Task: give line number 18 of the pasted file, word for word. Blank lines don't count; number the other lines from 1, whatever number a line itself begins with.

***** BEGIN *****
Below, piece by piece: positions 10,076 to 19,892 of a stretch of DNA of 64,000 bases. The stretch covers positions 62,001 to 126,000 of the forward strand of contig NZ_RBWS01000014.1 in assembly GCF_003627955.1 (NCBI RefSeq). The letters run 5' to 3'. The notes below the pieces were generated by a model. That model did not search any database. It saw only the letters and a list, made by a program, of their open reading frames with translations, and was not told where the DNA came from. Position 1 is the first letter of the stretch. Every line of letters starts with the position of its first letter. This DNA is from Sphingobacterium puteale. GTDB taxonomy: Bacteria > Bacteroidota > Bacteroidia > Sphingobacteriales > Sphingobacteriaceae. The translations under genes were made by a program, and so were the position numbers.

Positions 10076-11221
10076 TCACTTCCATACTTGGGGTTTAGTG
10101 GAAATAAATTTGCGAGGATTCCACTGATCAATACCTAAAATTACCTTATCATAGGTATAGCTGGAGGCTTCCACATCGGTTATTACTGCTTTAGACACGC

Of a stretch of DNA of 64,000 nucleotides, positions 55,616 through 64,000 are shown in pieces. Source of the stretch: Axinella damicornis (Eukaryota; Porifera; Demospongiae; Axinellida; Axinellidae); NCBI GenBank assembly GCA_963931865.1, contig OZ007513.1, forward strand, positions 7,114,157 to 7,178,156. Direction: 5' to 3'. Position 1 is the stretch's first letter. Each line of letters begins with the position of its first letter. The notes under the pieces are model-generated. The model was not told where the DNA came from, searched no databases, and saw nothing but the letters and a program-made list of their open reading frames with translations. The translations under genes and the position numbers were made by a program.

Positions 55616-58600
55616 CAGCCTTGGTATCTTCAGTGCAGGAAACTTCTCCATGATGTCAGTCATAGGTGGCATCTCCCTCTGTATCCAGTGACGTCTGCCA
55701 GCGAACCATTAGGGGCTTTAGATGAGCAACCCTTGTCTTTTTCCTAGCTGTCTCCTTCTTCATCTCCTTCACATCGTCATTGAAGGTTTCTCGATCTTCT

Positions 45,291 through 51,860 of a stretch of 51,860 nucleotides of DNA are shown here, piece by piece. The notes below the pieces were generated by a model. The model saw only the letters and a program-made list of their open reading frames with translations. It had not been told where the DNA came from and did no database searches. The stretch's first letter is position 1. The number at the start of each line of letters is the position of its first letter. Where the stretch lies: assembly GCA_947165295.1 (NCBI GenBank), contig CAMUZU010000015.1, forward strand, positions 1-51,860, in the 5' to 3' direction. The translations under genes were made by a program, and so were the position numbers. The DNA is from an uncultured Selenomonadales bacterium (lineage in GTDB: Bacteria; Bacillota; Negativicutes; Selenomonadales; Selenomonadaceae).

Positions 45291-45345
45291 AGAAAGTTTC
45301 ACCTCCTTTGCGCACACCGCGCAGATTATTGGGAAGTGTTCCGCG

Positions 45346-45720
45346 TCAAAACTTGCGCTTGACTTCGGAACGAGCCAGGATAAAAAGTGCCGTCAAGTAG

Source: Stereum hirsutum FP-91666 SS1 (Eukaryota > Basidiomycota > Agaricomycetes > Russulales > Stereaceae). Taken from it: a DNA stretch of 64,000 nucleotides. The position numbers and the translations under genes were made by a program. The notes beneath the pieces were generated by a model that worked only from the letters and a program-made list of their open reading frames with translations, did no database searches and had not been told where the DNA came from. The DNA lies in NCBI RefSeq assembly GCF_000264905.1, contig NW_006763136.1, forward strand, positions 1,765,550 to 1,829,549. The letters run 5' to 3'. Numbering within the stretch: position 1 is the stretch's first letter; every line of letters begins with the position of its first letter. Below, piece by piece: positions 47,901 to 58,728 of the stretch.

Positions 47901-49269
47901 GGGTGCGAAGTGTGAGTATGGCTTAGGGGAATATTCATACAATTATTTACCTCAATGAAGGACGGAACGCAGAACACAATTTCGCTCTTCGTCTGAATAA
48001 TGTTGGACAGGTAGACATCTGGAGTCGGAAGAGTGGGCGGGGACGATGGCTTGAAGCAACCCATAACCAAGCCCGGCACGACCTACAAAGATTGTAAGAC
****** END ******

48001 TGTTGGACAGGTAGACATCTGGAGTCGGAAGAGTGGGCGGGGACGATGGCTTGAAGCAACCCATAACCAAGCCCGGCACGACCTACAAAGATTGTAAGAC